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Congress rejects Trump's $175m funding request for 'deal of the century'

In bipartisan decision, US lawmakers reject funds to be set aside in government's 2020 budget for White House peace plan
Palestinian activists in Chicago march toward the Israeli consulate to protest President Donald Trump's policies on Palestine on 15 May (AFP/File photo)

The United States Congress has rejected a request from the White House for $175m in funds that would go towards pushing the Trump administration's Middle East "peace plan".

In a bipartisan decision on Monday, lawmakers rejected having funds be set aside in the government's 2020 budget.  

Trump's 'deal of the century': 17 things we learned
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In a section devoted to the Middle East, a Congressional document stated: "The agreement does not provide $175,000,000 for a Diplomatic Progress Fund, as proposed in the House report." 

The Trump administration's "deal of the century" plan for the future of Israel and Palestine has faced one obstacle after another since inception, including a complete boycott by Palestinian officials. 

The plan calls for $50bn in regional investments over 10 years, with $28bn going to the Palestinian territories - the Israeli-occupied West Bank and the Gaza Strip - as well as $7.5bn to Jordan, $9bn to Egypt and $6n for Lebanon.

The Trump administration says the money would help boost the Palestinian economy, creating one million jobs in the process. 

The White House sent its initial budget proposal to Congress in March. At the time, it said the funds were needed to provide "flexibility" in Trump's Middle East policy, in the event of progress toward regional peace, Israeli newspaper Haaretz reported.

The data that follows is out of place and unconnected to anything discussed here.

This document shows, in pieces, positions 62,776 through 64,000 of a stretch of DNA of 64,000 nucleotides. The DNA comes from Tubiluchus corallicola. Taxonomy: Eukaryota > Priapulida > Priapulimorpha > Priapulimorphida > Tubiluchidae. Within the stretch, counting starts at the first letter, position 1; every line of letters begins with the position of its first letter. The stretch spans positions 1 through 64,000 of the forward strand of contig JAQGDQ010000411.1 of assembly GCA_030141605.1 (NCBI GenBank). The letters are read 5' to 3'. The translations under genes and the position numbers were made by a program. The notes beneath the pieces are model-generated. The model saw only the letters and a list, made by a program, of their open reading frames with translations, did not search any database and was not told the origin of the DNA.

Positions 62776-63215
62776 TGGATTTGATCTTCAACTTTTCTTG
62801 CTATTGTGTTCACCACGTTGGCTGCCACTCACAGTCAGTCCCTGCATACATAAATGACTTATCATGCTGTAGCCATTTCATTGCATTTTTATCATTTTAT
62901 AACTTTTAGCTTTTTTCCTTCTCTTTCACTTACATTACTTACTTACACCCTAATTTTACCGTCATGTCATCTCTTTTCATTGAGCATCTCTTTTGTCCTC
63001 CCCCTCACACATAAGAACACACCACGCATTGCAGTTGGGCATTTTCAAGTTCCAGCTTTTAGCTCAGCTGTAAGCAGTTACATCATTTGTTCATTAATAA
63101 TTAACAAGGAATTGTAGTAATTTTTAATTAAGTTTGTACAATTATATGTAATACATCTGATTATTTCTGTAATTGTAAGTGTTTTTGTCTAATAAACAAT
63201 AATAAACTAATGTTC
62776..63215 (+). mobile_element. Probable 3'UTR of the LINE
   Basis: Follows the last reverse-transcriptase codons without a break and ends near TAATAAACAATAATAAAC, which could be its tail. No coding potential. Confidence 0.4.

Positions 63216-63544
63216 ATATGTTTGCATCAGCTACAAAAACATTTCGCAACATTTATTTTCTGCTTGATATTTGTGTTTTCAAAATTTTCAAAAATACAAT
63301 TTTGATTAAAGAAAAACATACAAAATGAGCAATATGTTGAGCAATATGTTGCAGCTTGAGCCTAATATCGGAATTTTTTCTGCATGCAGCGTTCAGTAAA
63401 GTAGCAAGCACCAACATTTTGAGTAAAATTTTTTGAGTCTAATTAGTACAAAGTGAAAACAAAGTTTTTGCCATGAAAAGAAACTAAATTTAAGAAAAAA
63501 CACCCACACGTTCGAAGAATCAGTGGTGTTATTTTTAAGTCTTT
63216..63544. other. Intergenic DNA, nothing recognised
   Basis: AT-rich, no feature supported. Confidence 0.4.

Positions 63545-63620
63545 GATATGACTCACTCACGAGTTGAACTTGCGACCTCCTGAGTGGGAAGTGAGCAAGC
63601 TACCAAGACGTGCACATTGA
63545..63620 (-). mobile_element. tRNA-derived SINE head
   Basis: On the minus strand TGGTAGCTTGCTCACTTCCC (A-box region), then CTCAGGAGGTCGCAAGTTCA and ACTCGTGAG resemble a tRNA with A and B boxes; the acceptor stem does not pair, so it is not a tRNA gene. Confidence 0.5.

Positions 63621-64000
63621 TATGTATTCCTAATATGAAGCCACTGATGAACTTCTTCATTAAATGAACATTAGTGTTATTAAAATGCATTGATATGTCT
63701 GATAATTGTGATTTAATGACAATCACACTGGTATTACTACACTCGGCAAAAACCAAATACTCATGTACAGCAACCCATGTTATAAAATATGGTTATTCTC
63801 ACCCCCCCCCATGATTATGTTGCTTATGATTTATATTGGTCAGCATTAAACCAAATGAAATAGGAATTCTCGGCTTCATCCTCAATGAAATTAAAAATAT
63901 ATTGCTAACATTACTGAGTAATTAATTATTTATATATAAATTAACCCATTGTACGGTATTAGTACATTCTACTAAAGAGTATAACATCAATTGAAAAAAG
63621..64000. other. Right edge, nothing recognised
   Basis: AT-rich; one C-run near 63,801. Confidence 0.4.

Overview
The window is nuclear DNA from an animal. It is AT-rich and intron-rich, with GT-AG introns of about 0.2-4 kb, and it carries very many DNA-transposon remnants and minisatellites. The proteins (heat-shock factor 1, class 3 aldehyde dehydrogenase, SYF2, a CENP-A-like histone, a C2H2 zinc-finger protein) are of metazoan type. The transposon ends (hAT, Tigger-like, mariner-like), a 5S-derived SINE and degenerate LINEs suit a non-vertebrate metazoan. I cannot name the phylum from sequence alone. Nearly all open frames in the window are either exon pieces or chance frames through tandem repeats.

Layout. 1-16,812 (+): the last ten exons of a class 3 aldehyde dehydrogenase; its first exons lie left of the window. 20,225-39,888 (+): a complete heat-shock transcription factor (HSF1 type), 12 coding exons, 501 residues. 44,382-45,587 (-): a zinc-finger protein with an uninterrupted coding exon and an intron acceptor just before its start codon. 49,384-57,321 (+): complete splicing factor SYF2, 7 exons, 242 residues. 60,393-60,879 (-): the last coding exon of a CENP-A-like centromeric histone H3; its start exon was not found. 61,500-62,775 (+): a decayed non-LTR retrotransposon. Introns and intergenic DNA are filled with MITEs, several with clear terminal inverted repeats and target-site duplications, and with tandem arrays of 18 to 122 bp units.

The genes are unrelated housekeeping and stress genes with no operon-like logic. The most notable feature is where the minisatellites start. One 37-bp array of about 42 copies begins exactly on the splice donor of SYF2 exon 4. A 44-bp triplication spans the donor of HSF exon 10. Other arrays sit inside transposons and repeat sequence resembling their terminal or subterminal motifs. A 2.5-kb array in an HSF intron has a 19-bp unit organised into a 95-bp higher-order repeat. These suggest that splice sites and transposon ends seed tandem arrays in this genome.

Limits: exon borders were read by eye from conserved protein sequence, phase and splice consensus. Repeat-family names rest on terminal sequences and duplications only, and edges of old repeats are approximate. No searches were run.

A congressional source, who was involved in the negotiations over the budget decision, told Haaretz that the rejection was not motivated by politics, but rather skepticism. 

"One argument against it was, 'No one thinks this peace plan is coming out any time soon, so why devote money to it?’" the newspaper's source said, adding that "If it becomes serious, they [The White House] will find support for it. No one in Congress will stand in the way of a peace plan if it seems like it has a chance to succeed."

Done deal: How the peace process sold out the Palestinians

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Done deal: How the peace process sold out the Palestinians
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Middle East Eye's "Done Deal" series examines how many of the elements of US President Donald Trump's so-called "deal of the century" reflect a reality that already exists on the ground.

It looks at how Palestinian territory has already been effectively annexed, why refugees have no realistic prospect of ever returning to their homeland, how the Old City of Jerusalem is under Israeli rule, how financial threats and incentives are used to undermine Palestinian opposition to the status quo, and how Gaza is kept under a state of permanent siege.

Since coming into office, the Trump administration has cut millions in aid to the Palestinian Authority, as well as to aid agencies working in the occupied West Bank, the Gaza Strip and Palestinian refugee camps abroad. 

Trump has also made several pro-Israel policy changes, such as moving the US embassy from Tel Aviv to Jerusalem, recognising Israeli sovereignty over Syria's Golan Heights and providing a level of legitimacy to Israel's illegal settlements

The US president has argued that his policies would bolster US-Palestinian ties eventually and pressure the Palestinian leadership to cooperate with Washington on the peace plan. 

But Palestinians have flatly rejected any participation in the plan. 

While details of some of the Trump administration's solutions for the economy of Israel and Palestine were released over the summer, the political part of the plan has yet to be released publicly.  

In August, Trump said the rest of the plan would be rolled out after Israel’s 17 September elections, but those plans seem to be on hold, as Israel was unable to form a coalition government and instead awaits a third election in March.  

With Washington already pulled into several crises across the Middle East, the likelihood of the plan being released before Trump stands for re-election in November 2020 is slim.

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